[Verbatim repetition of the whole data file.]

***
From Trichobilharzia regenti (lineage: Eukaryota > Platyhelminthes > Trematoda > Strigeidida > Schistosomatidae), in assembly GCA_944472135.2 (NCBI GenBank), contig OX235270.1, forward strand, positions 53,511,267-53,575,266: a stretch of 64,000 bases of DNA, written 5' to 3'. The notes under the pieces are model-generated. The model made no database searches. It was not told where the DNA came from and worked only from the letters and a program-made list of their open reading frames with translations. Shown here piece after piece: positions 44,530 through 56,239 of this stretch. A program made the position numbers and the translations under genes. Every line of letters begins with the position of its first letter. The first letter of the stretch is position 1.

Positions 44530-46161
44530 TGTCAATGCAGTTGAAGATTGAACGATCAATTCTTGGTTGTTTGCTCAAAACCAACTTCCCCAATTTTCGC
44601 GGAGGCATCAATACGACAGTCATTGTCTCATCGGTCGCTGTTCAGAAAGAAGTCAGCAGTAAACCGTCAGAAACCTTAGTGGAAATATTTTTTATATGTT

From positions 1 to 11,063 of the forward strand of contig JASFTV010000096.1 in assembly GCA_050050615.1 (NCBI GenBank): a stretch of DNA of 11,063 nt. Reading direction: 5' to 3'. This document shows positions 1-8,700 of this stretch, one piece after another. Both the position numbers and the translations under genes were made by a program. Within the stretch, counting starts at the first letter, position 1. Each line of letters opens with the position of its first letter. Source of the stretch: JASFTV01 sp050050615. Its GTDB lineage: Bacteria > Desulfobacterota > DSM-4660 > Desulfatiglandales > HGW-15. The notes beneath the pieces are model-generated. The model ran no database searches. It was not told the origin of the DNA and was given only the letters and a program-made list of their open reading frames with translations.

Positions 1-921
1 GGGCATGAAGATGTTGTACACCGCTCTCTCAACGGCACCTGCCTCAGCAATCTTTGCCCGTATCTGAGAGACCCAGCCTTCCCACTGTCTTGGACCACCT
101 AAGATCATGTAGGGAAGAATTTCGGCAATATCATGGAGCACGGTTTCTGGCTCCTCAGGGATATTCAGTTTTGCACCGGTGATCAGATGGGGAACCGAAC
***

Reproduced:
From Trichobilharzia regenti (lineage: Eukaryota > Platyhelminthes > Trematoda > Strigeidida > Schistosomatidae), in assembly GCA_944472135.2 (NCBI GenBank), contig OX235270.1, forward strand, positions 53,511,267-53,575,266: a stretch of 64,000 bases of DNA, written 5' to 3'. The notes under the pieces are model-generated. The model made no database searches. It was not told where the DNA came from and worked only from the letters and a program-made list of their open reading frames with translations. Shown here piece after piece: positions 44,530 through 56,239 of this stretch. A program made the position numbers and the translations under genes. Every line of letters begins with the position of its first letter. The first letter of the stretch is position 1.

Positions 44530-46161
44530 TGTCAATGCAGTTGAAGATTGAACGATCAATTCTTGGTTGTTTGCTCAAAACCAACTTCCCCAATTTTCGC
44601 GGAGGCATCAATACGACAGTCATTGTCTCATCGGTCGCTGTTCAGAAAGAAGTCAGCAGTAAACCGTCAGAAACCTTAGTGGAAATATTTTTTATATGTT

From positions 1 to 11,063 of the forward strand of contig JASFTV010000096.1 in assembly GCA_050050615.1 (NCBI GenBank): a stretch of DNA of 11,063 nt. Reading direction: 5' to 3'. This document shows positions 1-8,700 of this stretch, one piece after another. Both the position numbers and the translations under genes were made by a program. Within the stretch, counting starts at the first letter, position 1. Each line of letters opens with the position of its first letter. Source of the stretch: JASFTV01 sp050050615. Its GTDB lineage: Bacteria > Desulfobacterota > DSM-4660 > Desulfatiglandales > HGW-15. The notes beneath the pieces are model-generated. The model ran no database searches. It was not told the origin of the DNA and was given only the letters and a program-made list of their open reading frames with translations.

Positions 1-921
1 GGGCATGAAGATGTTGTACACCGCTCTCTCAACGGCACCTGCCTCAGCAATCTTTGCCCGTATCTGAGAGACCCAGCCTTCCCACTGTCTTGGACCACCT
101 AAGATCATGTAGGGAAGAATTTCGGCAATATCATGGAGCACGGTTTCTGGCTCCTCAGGGATATTCAGTTTTGCACCGGTGATCAGATGGGGAACCGAAC